International Survivors of Suicide Loss Day: What It Means to Remember

Today we remember those we’ve lost and how to bring ourselves to carry on where they would have wanted us today.

International Survivors of Suicide Loss Day is a day marked every year on the third Saturday in November where we show support and compassion to those who are still hurt from this loss.

We’ll be diving into the weight of emotions suicide takes on us and how we can still bring hope to those who have been impacted by this event.

The Emotional Weight of Suicide Loss

It’s not easy losing someone so soon, it always brings forth a storm of complicated emotions to grapple with.

We might be asking ourselves “Could I have done more?” or “Why didn’t I see the signs?” 

Dealing with the aftermath of suicide loss is complicated. But it’s important to know that you are not alone when dealing with it, and there are always others to lean on in such times.

For example, our patient Jonathan shared that participating in support groups was a turning point for him. “It made it a lot easier to deal with when I had others who went through the same thing,” he said. “I was filled with hope for better days.”

Fostering Hope

Finding hope when there seems to be none can be a daunting task for some.

However, it’s important to remember that healing and recovery are possible. Survivors may never fully ‘move on,’ but they can move forward.

Survivors often find solace in connecting with others who have gone through a similar loss. A few ways they can foster hope are:

  • Self-Care: Encourage survivors to prioritize self-care, which can include exercise, mindfulness, and relaxation techniques. These practices can help manage the stress and emotional toll of grief.
  • Remembering the Loved One: Create meaningful rituals to honor the memory of the person lost to suicide. This may include creating a memorial, participating in charity events, or sharing stories about their life.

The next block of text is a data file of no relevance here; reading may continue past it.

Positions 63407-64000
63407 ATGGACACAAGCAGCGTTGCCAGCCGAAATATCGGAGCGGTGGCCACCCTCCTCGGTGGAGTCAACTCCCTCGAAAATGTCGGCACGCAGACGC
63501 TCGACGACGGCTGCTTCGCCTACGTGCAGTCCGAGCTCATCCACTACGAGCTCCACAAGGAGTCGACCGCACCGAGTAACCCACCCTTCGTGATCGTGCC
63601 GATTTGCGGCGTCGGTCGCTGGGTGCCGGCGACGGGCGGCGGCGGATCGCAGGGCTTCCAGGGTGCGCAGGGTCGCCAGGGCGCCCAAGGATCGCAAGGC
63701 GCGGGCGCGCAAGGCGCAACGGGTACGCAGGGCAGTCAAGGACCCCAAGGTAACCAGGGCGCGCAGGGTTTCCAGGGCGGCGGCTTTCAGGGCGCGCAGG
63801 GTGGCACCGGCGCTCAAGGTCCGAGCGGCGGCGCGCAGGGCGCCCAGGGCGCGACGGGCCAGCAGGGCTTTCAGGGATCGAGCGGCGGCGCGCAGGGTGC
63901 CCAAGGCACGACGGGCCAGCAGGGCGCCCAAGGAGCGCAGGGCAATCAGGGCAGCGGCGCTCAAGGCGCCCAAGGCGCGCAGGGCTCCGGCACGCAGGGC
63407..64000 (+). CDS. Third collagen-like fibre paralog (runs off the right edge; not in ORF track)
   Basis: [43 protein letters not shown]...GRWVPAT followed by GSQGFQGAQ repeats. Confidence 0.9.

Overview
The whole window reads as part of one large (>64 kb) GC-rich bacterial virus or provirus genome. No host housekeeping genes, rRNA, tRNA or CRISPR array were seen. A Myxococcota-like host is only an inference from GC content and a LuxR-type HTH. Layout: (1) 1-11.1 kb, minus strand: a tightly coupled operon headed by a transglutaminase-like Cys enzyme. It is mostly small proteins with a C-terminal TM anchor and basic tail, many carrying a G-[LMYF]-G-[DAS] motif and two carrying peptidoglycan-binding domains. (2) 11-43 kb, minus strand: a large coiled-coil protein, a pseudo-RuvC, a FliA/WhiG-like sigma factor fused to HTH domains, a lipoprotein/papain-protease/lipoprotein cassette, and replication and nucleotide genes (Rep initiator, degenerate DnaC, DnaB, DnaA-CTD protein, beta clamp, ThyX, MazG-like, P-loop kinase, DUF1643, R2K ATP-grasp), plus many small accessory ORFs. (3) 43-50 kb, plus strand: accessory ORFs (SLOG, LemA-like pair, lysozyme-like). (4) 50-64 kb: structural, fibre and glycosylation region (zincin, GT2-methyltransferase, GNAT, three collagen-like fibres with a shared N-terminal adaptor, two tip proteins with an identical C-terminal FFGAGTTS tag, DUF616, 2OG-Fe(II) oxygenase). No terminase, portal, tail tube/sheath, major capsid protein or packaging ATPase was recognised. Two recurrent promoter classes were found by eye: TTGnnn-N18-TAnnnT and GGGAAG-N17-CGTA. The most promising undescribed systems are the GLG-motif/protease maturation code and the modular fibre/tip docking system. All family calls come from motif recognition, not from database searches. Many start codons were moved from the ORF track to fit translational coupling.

• Support Networks: Encourage survivors to lean on their support networks, whether it’s family, friends, or support groups. Connecting with others who understand their experience can provide much-needed comfort.
  • Advocacy: Many survivors channel their grief into advocacy work, raising awareness about mental health and suicide prevention. This can help create a positive impact and bring hope to others.
  • Professional Help: It’s crucial to emphasize the value of professional mental health support. Therapy can provide a safe and supportive space to explore and process the complex emotions that arise from suicide loss.

Mental health professionals play a vital role in helping survivors cope with the challenges they face losing a loved one too soon.

Therapy, support groups, and counseling can offer a safe space to explore and process the weight of suicide loss. Words of encouragement go a long way, but survivors of suicide loss will still need expert intervention to reclaim their lives.

We at Mid Cities Psychiatry encourage those grappling with suicide loss to reach out to mental health professionals who can provide the necessary guidance and support.

For more handy guides on routines that improve your state of mental well-being, visit us at Mid Cities Psychiatry and we would be happy to tell you more!

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